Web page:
Adding Someone to Title? Think Again!

In the course of our real estate law practice, we often are asked to help a homeowner "add someone to title."  At other times, we encounter a prospective client that has already "added someone to title." While preparing and recording the paperwork to do this is relatively straightforward, we almost always end up recommending that the homeowner not proceed, because there can be serious negative consequences.  As for those that have already done so, we sometimes have to represent the client in extended court proceedings in order to try to undo the damage that has been done.

Is my company at risk for workplace violence?

Violence at the workplace may seem like it only happens to other people, but a violent incident can occur without warning at any company, no matter the size. You and other California business owners should understand the risks, as well as what to do to reduce the chances of a violent incident endangering your workers and affecting your legal interests.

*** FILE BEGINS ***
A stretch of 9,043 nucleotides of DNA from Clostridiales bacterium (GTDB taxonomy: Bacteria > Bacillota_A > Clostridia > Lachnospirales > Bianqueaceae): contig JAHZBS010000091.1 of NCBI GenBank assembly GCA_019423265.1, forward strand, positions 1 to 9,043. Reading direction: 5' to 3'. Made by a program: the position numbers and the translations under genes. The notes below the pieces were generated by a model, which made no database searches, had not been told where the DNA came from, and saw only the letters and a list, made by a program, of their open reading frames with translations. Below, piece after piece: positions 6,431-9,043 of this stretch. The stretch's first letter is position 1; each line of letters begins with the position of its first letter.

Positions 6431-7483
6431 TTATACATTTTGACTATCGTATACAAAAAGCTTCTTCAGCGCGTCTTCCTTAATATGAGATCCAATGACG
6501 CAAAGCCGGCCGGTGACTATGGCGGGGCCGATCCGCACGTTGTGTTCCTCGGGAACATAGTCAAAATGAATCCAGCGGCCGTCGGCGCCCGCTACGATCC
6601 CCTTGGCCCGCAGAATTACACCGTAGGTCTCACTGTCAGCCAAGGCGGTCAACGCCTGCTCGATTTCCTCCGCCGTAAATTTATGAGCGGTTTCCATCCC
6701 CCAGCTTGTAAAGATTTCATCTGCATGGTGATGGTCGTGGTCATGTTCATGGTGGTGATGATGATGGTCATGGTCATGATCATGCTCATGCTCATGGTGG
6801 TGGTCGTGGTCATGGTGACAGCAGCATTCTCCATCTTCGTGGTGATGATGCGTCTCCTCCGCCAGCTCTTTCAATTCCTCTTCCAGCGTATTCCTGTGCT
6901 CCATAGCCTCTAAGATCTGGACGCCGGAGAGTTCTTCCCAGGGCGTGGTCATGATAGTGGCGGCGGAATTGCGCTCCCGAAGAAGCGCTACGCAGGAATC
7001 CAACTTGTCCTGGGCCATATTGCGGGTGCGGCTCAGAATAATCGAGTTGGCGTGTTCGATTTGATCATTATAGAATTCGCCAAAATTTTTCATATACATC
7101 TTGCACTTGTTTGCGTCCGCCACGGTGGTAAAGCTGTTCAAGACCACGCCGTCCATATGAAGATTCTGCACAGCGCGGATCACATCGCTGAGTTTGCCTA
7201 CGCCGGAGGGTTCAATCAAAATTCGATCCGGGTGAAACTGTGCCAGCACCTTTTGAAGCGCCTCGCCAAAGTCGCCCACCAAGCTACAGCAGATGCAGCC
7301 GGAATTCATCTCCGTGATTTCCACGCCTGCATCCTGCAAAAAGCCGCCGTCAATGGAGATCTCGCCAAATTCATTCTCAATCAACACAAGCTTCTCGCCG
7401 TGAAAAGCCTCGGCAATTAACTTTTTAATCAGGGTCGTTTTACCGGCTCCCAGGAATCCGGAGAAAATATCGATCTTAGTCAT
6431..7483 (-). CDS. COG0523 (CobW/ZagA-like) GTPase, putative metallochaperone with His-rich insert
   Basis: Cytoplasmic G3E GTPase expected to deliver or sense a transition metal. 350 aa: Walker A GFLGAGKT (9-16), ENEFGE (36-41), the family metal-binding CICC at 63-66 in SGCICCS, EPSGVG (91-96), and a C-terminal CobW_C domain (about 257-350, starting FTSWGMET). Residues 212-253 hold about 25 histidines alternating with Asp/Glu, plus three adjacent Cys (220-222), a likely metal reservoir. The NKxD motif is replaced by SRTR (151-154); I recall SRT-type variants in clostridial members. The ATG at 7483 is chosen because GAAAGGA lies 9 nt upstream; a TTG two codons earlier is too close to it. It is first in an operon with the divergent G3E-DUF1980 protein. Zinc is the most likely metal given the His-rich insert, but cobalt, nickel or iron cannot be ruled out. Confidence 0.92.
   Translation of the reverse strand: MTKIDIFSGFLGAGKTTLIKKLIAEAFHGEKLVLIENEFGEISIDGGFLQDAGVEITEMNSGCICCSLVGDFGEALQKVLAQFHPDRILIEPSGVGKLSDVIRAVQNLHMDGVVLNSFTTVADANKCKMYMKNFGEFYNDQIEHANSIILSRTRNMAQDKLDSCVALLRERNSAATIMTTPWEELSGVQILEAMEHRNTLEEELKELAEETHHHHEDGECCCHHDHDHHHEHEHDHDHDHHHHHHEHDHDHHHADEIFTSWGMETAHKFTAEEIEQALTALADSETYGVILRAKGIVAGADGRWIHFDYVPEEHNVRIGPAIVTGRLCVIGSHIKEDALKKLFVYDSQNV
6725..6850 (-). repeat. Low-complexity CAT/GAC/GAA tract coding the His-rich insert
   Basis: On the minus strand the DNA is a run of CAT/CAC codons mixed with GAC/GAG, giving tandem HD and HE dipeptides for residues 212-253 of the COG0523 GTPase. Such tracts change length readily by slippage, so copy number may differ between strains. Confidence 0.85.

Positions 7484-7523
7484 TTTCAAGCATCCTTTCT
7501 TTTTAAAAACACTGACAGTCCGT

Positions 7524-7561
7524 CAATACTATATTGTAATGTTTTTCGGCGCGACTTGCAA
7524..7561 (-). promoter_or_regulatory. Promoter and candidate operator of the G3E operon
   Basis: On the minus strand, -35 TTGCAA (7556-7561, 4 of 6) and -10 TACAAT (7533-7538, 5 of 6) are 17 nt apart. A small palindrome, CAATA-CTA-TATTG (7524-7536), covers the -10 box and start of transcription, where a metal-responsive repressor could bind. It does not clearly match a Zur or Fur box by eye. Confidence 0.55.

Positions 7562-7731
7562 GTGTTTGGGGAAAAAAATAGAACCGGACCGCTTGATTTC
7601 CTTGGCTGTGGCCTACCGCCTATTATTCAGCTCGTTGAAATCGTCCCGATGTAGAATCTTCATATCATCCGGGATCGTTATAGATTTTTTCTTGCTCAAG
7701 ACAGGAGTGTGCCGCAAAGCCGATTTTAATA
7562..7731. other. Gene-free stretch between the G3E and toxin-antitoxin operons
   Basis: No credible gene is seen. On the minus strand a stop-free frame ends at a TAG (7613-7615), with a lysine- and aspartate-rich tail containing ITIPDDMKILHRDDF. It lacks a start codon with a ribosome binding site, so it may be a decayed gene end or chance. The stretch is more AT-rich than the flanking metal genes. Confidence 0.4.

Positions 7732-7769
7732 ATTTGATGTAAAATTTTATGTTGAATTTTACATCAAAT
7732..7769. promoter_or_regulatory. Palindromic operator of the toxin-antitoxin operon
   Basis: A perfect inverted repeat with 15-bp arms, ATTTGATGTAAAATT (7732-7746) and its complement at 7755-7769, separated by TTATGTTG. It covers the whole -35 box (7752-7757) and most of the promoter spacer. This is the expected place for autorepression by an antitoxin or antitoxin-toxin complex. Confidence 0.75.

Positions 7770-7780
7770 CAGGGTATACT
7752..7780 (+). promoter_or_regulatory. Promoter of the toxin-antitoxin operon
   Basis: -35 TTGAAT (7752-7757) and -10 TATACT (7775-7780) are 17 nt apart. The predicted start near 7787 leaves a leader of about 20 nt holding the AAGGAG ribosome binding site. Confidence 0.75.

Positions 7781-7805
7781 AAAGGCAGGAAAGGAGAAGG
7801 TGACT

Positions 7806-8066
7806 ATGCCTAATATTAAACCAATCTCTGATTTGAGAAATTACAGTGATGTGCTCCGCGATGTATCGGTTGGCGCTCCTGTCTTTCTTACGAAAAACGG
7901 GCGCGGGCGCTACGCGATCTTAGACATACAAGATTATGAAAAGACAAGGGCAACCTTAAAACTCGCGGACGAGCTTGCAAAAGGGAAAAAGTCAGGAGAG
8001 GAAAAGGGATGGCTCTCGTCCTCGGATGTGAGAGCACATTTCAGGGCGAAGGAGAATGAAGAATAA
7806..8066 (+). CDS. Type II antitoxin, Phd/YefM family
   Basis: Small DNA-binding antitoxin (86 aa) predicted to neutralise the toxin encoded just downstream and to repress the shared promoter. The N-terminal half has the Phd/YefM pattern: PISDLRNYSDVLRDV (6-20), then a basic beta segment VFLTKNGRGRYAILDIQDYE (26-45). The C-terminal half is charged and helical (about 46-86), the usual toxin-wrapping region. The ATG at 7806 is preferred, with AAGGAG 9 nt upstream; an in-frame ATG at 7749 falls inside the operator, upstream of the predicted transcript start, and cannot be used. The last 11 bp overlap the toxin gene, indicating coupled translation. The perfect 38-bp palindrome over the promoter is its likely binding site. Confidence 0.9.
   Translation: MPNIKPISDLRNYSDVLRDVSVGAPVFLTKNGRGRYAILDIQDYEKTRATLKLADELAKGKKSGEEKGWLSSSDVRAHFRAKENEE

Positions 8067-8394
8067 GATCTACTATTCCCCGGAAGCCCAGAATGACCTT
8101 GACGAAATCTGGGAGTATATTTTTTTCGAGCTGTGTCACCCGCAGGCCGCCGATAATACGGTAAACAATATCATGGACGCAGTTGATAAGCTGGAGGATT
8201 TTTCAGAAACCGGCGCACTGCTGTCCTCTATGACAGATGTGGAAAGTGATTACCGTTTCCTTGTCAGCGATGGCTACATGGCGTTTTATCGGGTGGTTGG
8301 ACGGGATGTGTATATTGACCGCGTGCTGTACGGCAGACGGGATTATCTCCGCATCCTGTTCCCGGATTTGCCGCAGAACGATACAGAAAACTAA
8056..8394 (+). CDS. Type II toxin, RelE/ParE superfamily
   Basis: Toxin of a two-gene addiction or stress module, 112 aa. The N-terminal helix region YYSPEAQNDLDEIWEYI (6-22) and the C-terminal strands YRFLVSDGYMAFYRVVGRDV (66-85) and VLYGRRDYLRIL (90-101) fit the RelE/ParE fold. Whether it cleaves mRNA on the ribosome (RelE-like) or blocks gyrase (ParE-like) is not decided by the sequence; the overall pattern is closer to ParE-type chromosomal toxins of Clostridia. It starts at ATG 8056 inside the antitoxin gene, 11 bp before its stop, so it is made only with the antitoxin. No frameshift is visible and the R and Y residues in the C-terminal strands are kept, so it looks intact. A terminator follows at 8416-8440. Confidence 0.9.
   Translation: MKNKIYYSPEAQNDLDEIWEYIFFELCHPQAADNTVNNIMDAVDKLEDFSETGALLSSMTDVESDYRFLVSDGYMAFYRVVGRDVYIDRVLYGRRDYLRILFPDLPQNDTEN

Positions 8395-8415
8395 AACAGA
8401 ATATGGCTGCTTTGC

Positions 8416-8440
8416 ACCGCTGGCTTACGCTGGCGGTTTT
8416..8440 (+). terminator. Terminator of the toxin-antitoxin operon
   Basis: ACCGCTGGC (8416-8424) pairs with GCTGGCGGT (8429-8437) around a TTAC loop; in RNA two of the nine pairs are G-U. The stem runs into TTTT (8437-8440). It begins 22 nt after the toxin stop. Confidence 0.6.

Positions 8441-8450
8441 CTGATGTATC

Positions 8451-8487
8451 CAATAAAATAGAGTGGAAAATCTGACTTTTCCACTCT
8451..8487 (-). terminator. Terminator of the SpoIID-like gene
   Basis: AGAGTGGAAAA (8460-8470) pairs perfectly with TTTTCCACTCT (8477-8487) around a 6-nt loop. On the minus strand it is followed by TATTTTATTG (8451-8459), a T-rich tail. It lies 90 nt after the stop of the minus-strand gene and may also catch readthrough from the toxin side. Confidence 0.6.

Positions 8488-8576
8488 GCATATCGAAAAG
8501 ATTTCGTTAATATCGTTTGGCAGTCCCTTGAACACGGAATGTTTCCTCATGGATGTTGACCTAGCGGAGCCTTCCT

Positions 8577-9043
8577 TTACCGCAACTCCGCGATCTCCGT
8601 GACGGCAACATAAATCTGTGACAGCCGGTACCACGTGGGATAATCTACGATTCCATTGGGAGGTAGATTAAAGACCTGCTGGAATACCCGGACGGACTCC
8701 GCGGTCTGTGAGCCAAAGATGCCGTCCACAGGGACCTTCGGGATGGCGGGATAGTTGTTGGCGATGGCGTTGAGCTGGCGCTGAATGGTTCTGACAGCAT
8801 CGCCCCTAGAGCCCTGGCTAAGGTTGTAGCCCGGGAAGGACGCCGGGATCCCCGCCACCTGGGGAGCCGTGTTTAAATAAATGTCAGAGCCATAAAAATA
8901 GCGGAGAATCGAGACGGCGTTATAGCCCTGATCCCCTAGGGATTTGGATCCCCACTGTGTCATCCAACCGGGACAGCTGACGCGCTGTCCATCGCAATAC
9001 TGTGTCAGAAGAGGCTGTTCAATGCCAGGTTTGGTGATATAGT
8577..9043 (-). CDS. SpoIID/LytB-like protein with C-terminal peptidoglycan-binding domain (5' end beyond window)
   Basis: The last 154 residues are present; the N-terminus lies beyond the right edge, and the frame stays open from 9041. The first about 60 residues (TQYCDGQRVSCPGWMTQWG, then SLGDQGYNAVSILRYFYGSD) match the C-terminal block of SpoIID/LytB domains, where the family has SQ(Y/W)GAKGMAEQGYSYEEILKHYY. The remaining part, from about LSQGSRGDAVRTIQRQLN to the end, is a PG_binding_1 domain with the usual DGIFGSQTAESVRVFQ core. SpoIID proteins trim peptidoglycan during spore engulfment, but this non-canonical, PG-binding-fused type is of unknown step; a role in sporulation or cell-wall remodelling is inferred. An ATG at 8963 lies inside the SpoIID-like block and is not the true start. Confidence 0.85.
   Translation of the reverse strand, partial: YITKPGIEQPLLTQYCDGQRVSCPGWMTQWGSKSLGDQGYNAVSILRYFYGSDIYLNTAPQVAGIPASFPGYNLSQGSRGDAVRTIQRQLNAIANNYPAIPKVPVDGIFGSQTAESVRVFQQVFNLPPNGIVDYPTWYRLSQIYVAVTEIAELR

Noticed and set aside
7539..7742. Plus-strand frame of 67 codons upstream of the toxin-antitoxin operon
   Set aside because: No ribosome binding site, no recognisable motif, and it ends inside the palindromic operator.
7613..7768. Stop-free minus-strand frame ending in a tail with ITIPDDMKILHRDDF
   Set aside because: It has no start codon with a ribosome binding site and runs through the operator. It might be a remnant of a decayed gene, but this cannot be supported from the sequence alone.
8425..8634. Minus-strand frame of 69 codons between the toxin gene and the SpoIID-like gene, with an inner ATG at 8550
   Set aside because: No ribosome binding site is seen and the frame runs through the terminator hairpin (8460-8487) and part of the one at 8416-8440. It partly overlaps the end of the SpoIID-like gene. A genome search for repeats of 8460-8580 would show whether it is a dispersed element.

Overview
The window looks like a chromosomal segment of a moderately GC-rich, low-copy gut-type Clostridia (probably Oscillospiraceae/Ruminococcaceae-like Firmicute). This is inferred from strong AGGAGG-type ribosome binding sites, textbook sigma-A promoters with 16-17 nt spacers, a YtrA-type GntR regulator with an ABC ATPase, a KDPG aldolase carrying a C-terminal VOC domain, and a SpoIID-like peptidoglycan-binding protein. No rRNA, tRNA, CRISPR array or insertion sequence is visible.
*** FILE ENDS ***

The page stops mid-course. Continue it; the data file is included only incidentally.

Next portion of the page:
The National Safety Council explains that workplace violence falls into four categories: criminal intent, customer/client, worker-on-worker and personal relationship. The following examples can make it easier for you to understand:

  • An armed robber attacking staff behind the counter
  • A disgruntled customer physically attacking a cashier